(By the way, it might be an idea for the website to be checked for 'mobile friendliness'; the beginning of the piece ran in a very narrow column down the side of the image.)

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    1. Thanks, Helen, and thanks for the heads up about how it looks on a mobile! I only use my laptop for my blog, so had no idea. :)

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  18. I don't have high hopes of him getting answers. If the police can't solve it in a day or two it goes on the back burner. After that, if they find her it's purely coincidental.

    You did a great job conveying his emotions and frustration. I especially liked, "childlike, he grasped at their assurances." - Russell

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    1. Thanks, Russell. I think grasping at assurances like we did as children is something we all do in the face of authority. :)

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  19. Superb story, I enjoyed it so much.

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  20. That's great to know, Lore. Thank you.

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  21. This has a real literary feel to it. Well done!

    I'm with you on the Wordpress.com only thing. I use Wordpress on a platform I pay for. I still have my old Wordpress.com account, but it's not even a pass-through at this stage. Those settings mess me up, too. Thank you for offering the "name, URL" option so I can comment here.

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    1. You're welcome, Alice. I discovered 'blog signatures' when I joined in the A-Z Challenge a couple of years ago and I've stuck with it ever since so that people can find me easily... if they wish to. :)

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  22. I would borrow Rochelle's " wonderfully written" for your tale.
    I feel for him. May he achieve a sense of closure and regain his lost peace.

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    1. I'm glad you liked it. Thank you for leaving a comment.

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  23. You've created wonderful atmosphere here. Intriguing.

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  24. What a good take on the prompt and you painted such vivid pictures you put us right in the scene.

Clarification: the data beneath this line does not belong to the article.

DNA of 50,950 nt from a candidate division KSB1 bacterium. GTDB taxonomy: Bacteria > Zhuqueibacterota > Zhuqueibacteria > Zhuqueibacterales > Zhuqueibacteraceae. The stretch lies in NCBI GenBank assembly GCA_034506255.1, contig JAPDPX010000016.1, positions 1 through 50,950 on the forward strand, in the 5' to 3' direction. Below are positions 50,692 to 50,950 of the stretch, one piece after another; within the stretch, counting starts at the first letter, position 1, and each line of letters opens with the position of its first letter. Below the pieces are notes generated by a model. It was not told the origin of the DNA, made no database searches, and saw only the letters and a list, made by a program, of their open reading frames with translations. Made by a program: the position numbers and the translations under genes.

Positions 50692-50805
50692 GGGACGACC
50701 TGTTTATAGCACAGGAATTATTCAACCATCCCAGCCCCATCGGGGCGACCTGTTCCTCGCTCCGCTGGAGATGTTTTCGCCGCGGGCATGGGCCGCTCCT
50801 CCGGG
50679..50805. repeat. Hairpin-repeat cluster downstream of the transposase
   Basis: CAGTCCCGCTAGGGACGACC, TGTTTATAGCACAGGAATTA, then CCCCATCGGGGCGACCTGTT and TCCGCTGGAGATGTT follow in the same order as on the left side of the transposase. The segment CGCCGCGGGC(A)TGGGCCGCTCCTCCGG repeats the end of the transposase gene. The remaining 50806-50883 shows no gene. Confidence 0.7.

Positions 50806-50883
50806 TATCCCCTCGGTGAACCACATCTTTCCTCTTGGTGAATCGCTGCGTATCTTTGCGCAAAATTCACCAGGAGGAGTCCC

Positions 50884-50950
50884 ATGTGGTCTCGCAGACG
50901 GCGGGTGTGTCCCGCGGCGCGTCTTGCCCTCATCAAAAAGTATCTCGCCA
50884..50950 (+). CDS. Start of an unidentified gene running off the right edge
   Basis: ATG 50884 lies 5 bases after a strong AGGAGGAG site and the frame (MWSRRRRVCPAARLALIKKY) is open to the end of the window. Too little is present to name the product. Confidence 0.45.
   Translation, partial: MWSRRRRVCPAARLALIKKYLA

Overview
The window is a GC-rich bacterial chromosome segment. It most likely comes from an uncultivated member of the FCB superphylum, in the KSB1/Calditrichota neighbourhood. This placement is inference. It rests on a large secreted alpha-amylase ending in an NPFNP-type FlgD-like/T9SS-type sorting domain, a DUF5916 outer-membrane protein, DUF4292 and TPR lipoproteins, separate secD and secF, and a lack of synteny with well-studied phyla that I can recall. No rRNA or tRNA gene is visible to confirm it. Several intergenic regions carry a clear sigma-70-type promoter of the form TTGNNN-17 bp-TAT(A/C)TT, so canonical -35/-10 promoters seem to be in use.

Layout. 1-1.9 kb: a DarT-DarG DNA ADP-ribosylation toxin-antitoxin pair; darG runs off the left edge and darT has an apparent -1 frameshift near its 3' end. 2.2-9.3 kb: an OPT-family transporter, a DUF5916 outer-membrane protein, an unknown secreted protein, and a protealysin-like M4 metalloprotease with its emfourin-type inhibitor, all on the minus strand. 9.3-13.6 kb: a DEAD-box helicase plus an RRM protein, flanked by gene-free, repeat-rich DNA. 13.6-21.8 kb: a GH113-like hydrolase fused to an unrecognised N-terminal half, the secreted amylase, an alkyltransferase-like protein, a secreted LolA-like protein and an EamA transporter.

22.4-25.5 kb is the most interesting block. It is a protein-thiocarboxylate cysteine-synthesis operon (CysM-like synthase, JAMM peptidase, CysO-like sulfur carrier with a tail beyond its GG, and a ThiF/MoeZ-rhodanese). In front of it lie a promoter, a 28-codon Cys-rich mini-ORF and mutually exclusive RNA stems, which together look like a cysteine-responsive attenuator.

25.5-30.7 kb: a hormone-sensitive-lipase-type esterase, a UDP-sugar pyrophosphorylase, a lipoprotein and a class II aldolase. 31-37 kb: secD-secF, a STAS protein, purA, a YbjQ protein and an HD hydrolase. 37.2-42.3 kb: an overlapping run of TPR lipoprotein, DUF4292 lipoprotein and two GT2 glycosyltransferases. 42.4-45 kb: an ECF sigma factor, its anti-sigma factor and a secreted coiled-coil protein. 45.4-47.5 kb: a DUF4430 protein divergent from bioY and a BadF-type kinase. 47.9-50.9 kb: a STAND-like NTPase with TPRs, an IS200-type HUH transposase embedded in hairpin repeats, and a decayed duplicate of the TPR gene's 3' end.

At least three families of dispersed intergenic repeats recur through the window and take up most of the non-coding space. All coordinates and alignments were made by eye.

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  25. Thank you, Irene. The minute I saw the photo I knew there would be lots of 'fire' stories so I deliberately chose a different angle.

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  26. I like the mystery in this. And the line: the lazy scuff-scuff of the ceiling fan. Wonderful

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  27. Thanks, Claire. I've experienced quite a few 'scuffing' fans in my travels. :)

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  28. It has to be hell trying to find a loved one in a city like that... I see all kind of stories behind, but I'm leaning towards drug addiction.

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  29. I can feel his despair... poor guy. Nice take on the prompt!

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  30. Thanks for your comment, Lavanya.

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  31. I love the description in this piece. Such a heart-breaking tale.

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  32. Thanks, Clare. I learnt about descriptive writing when I was regularly writing travel articles.

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  33. Great story. Very emotional and sadly believable too.

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  34. Thanks, Patsy. Yes, people go missing all the time. The not knowing must be awful.

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  35. Awful! But in a very good way :) :)

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  36. He he - had to read your comment twice! :)

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  37. So poignant and atmospheric. Really enjoyed reading this.

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  38. Forgot to enter my name and URL in my previous comment – oops. I wanted to add that I loved this line: "In this country of gritty realism his own reality seemed nebulous."

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    1. Hi, Magarisa - I replied to your first post before I read this one. Glad you're no longer 'unknown' and thank you for commenting.